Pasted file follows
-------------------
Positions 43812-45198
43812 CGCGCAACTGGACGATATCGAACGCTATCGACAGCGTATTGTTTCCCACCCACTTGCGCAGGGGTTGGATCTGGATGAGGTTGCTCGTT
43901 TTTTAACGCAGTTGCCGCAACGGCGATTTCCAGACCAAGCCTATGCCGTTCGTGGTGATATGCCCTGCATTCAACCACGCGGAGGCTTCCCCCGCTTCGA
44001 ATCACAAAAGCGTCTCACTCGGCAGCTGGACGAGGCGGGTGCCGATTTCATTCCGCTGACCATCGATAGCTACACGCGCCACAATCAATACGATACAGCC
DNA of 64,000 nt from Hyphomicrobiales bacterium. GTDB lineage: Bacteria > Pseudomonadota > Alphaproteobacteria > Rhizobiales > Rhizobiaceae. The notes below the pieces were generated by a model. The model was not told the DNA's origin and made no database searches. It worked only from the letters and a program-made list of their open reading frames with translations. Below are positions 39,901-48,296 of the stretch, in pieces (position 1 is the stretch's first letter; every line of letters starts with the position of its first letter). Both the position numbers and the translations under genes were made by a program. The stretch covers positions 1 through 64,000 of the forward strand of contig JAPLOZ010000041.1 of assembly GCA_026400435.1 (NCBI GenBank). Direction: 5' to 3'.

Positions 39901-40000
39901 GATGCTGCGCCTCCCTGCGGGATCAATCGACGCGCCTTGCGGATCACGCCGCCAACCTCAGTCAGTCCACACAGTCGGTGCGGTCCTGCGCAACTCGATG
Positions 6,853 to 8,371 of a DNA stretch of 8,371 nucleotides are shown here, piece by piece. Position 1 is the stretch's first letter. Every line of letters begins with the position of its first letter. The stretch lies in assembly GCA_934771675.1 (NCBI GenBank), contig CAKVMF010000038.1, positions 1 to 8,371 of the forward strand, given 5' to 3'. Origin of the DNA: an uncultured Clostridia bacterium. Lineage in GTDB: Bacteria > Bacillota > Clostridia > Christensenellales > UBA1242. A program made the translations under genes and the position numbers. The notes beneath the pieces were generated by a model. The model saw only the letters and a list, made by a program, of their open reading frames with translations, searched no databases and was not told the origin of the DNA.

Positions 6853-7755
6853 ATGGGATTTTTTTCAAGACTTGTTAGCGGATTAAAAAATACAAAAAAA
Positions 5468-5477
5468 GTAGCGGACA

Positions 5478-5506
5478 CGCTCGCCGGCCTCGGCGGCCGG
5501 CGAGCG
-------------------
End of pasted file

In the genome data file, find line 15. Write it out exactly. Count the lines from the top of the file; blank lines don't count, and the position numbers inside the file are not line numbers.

5501 CGAGCG